The cadaver should revert to being the property of next-of-kin, just like it does when people die for other reasons. The state doesn't own prisoners or their assets.

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I want to make it clear that I see nothing morally wrong with selling the organs of some criminals after execution, regardless of their religious beliefs. My concern with the Chinese case is that they may already be descending that "slippery slope" in the organ/force market.

This is ridiculously understated. The Chinese government, if anybody has forgotten, is *communist*. *Anybody* for *any reason* could be executed. Expecting justice from such dictators is ludicrous. Selling the organs of the murdered victims of such a government is utterly monstrous and evil.

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This is ridiculously understated. The Chinese government, if anybody has forgotten, is *communist*. *Anybody* for *any reason* could be executed. Expecting justice from such dictators is ludicrous. Selling the organs of the murdered victims of such a government is utterly monstrous and evil.

The Chinese government hasn't been Communist in about 20 years, and it no longer indiscriminately kills people. It's not a capitalist utopia by any means, but you (I am referring to a number of posters) should do some research before making such broad statements. In various areas, China is now economically freer than the U.S.

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The cadaver should revert to being the property of next-of-kin, just like it does when people die for other reasons. The state doesn't own prisoners or their assets.
In the sense that the state dispenses with a convicted individual's money and, in some cases, life, I would say that they do exercise ownership. The state just chooses to relinquish ownership after the sentence is carried out. Is there a reason why they shouldn't retain that ownership?
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The Chinese government hasn't been Communist in about 20 years, and it no longer indiscriminately kills people. It's not a capitalist utopia by any means, but you (I am referring to a number of posters) should do some research before making such broad statements. In various areas, China is now economically freer than the U.S.

Apparently the Chinese haven't been informed of this, viz:

http://www.china.org.cn/english/features/38810.htm

http://www.china.org.cn/english/features/44506.htm

http://www.chinatoday.com/org/cpc/

http://en.wikipedia.org/wiki/Communist_Party_of_China

http://www.bartleby.com/65/co/CommunisChi.html

Re: executions, let's see:

http://news.bbc.co.uk/1/hi/world/asia-pacific/1425570.stm

China executed more people in the last three months than the rest of the world did in the past three years, the human rights group Amnesty International says.

In a report published on Friday, the London-based group said China has put people to death not just for violent crimes, but also for offences such as bribery, embezzlement and stealing gasoline.

That was 2001, pretty recent. Since China has literally tens of thousands of censors and the press is completely controlled - one of the hallmarks of a dictatorship identified by Ayn Rand - that does not of course count unreported deaths.

http://www.ecoi.net/pub/dh1850_02005chi.htm

A 2001 New York Times article on the subject.

http://www.justresponse.net/Wang_Zhang.html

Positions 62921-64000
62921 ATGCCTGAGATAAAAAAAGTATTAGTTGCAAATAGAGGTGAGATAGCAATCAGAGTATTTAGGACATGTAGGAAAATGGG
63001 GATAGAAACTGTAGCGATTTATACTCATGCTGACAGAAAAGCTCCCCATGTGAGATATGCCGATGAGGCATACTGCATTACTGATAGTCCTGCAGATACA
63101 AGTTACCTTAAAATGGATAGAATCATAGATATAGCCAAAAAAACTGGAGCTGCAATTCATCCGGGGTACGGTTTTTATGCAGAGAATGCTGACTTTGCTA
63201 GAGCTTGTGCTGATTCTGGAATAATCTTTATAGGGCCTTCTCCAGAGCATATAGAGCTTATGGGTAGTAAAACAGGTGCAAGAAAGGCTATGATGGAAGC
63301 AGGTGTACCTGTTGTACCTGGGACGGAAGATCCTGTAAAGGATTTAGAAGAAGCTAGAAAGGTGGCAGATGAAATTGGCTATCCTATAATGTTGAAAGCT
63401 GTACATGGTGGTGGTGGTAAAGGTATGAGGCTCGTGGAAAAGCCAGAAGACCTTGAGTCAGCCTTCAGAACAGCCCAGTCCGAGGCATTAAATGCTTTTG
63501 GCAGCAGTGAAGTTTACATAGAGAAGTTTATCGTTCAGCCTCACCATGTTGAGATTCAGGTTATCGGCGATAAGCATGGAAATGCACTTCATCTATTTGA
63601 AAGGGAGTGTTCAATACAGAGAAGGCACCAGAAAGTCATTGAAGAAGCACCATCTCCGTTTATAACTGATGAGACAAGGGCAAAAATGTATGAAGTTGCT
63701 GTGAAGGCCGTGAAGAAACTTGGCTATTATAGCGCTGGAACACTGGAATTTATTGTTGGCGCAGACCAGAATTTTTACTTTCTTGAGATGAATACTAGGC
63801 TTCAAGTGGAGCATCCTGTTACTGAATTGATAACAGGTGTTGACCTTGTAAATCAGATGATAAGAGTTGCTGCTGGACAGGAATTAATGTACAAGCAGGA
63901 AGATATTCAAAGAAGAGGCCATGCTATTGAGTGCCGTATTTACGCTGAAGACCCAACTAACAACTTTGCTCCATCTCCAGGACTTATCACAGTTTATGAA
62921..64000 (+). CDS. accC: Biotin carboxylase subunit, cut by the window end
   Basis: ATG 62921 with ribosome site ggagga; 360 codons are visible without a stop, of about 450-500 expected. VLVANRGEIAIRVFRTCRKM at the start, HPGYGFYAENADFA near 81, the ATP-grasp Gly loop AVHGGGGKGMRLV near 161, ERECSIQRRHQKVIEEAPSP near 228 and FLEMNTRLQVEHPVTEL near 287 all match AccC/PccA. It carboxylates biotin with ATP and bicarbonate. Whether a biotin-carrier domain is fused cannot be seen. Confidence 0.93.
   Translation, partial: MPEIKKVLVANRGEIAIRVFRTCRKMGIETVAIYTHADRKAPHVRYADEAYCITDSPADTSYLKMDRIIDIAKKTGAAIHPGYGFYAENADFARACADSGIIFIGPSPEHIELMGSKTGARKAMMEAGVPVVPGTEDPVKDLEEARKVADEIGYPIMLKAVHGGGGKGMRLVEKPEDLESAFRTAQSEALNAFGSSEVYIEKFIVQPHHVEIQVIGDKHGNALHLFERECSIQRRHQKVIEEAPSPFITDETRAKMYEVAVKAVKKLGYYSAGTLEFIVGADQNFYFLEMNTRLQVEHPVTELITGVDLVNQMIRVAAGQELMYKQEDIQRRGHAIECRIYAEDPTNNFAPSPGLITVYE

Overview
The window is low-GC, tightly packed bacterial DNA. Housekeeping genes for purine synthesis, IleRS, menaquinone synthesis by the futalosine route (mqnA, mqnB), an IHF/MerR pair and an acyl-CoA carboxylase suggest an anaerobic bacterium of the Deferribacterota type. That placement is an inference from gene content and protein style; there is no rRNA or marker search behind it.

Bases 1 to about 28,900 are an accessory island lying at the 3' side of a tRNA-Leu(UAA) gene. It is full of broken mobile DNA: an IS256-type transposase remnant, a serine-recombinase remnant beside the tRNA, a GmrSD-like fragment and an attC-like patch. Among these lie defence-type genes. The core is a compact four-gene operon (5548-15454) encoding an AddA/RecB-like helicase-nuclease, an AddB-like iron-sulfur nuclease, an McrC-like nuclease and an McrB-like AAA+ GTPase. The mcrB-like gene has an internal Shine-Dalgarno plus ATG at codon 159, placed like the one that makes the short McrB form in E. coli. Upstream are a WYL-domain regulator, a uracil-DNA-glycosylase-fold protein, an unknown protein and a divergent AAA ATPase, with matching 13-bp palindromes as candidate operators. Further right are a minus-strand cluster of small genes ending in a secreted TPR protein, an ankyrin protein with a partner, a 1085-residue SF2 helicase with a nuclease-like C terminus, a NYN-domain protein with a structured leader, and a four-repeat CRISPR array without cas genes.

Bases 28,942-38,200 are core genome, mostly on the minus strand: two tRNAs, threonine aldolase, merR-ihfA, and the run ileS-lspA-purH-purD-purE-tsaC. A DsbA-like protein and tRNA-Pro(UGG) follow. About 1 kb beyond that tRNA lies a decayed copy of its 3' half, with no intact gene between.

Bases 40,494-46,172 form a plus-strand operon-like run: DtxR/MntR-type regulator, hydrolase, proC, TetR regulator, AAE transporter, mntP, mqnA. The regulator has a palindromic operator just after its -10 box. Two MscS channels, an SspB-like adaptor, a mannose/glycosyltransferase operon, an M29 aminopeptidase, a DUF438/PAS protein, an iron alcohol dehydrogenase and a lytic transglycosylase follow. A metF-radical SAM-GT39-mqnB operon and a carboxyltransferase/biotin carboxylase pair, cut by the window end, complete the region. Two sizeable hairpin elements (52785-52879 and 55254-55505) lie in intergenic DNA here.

Speaking of censorship, this demonstrates the difference in Chinese-government sanitized Google queries on images of Tiananmen Square vs. the U.S. accessible version:

http://www.computerbytesman.com/google/ima...h.htm?tiananmen

Edited by Unconquered
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  • 2 weeks later...
In the sense that the state dispenses with a convicted individual's money and, in some cases, life, I would say that they do exercise ownership. The state just chooses to relinquish ownership after the sentence is carried out. Is there a reason why they shouldn't retain that ownership?

The only thing the government can do is to charge the prisoner for the cost of the trial and execution. Everything above that sum goes back to the legal heirs. If you allow the government to actually make profit from selling organs you will see a sudden increase of criminal laws...

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The only thing the government can do is to charge the prisoner for the cost of the trial and execution. Everything above that sum goes back to the legal heirs. If you allow the government to actually make profit from selling organs you will see a sudden increase of criminal laws...
This is a reasonable fear. If the criminal being executed, he must have committed a heinous crime. The government could donate the profit from his organ sale to the offended party's estate. Do you think there is too much room for abuse in this situation?

Nice sig line, by the way.

Edit: I don't see it anymore. It used to be "If A is A, then is is is?"

Edited by FeatherFall
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The government could donate the profit from his organ sale to the offended party's estate.

I don't think the government should be selling the organs and "donating" the money to the victim. The victim should get ownership of the body. They can choose to sell the organs if they want.

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After thinking about it, I don't think that there is any reason to say that a government must do anything with the organs of an executed criminal. There are many reasons why it shouldn't - disease, for instance. I suppose, in this respect, this question is a lot like the question of the death penalty. It isn't necessarily wrong, but the liability may not make it worthwhile.